I do feel terrible about this - he is still my dad and I want him to be happy - and he is not likely to be with us much longer - but I really can`t go on as I have been. The sad thing is that it is spoiling all my memories of him, wheras my brother who sees him rarely still thinks Dad is wonderful

ninathenana Sun 16-Jul-17 16:23:07

I empathise. Like Nfk I've got the T-shirt.
All good advice here. Just remember to put yourself first now and then flowers

NfkDumpling Sun 16-Jul-17 23:04:35

Irregular visiting also keeps the care staff on their toes. They never know when you're coming either!

And try, do try not to let the guilt get to you. You'll always feel you're not doing enough, but you are. More than. (Perhaps there should be an AARGH thread!)

Morgana Sun 16-Jul-17 23:47:18

All that worry will not be good for I.B.S. sometimes we have to put ourselves first. He is being well looked after and you r doing your best. Could u agree to phone him instead of visiting some days?

lovebeigecardigans1955 Mon 17-Jul-17 10:05:08

My sympathies - the passage of time seems to be perceived differently for people with dementia. I visit MIL every Thursday at her care home - I've got off lightly. She looks forward to these but insists that her son (my BIL) hasn't been round for ages - not true. She knows my routine but can't seem to remember that BIL goes every Sunday and Tuesday.
He went through the constant phone calls when she was in hospital until he told the nurses not to let her use the phone.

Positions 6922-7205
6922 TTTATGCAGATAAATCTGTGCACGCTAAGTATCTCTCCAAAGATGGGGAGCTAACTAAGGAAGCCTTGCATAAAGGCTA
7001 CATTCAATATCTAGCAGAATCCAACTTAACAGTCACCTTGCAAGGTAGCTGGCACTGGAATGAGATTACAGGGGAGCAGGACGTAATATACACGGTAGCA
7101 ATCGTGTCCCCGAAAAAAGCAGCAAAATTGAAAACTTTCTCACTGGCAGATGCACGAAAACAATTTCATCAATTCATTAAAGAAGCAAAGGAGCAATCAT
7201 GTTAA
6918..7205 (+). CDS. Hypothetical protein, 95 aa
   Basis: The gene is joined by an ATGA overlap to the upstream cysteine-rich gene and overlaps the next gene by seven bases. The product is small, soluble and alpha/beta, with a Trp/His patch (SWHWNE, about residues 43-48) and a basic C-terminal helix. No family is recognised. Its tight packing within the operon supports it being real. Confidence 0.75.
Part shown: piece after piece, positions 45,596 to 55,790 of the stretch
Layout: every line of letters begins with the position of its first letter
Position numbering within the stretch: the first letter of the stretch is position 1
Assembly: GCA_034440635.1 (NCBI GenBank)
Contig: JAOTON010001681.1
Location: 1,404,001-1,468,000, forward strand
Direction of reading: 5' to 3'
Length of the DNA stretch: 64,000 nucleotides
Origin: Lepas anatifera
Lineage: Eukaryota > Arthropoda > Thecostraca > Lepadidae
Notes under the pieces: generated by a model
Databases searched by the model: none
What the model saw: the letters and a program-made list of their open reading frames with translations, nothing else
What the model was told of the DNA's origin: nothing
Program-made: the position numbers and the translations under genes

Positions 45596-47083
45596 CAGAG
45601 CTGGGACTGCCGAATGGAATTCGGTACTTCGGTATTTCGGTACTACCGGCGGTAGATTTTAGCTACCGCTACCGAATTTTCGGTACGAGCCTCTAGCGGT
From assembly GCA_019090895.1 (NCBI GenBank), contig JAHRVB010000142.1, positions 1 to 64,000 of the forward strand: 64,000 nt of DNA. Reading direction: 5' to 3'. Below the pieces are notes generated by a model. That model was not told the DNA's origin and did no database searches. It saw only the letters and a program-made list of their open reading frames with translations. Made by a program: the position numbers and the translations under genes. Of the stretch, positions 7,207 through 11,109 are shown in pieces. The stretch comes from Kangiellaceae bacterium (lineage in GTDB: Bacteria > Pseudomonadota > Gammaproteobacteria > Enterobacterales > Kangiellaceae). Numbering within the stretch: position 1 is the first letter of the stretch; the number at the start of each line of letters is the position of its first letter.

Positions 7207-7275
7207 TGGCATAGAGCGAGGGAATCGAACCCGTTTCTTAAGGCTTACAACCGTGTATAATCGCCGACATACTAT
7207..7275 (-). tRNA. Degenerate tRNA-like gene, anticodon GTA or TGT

The only comfort is knowing that this won't last forever, sorry. Don't feel guilty - this situation is not your fault. flowers

dragonfly46 Mon 17-Jul-17 10:08:56

I am in exactly the same position although both my parents at 95 and 96 are in care. My mum has dementia and seems happy in her own little world but my dad is still trying to control everything. I go three times a week but have made it clear I also need holidays. Before they moved into the care home I had not dared go away for 5 years as I was constantly having to pick one of them up from the floor etc.
I am quite firm with my dad and told him that if he needs a catheter change, a doctor or a chiropodist he is to ask in the home and not ring me. They are being paid a lot of money to care for him and my mum. They have been there now, at their own instigation I must say, since September and things are getting better. Of course he has a list when I arrive each time - things to buy, things to tell me, things to moan about, but he is getting more relaxed. He still regards himself as my mother's carer although hopefully that is waining too as he sees how well they are looking after her.
My sister in law spent her mother's last few years visiting every day in the hope that she could make her happy but it didn't work as she had never been happy in her life. There is only so much you can do and unless you have a break you will be unfit to do anything.

mags1234 Mon 17-Jul-17 10:12:00

I know how Awful early dementia is. A visit to care home is needed, by appointment so they can set aside time for you. Say it as it is, and tell them how it's affecting you. In order to help care for someone long term, first you need to look after yourself or your health will suffer and u won't be able to help.
A coloured in timetable may help. Decide how many days you will visit a week and colour it in. ( you can always add surprise visits if u want to see how things are when ur not expected. ) any regular things can be coloured. A specific time for him to phone you can be coloured in. Def organise volunteer visitors e.g. For cards. If he sees something is on each day that might settle him.

Hm999 Mon 17-Jul-17 10:18:18

He rings you because he is lonely? Can he ring your brother In the evening? My dad used to ring his mum every day until he retired/she went into care home and was nowhere near a phone

NemosMum Mon 17-Jul-17 10:25:55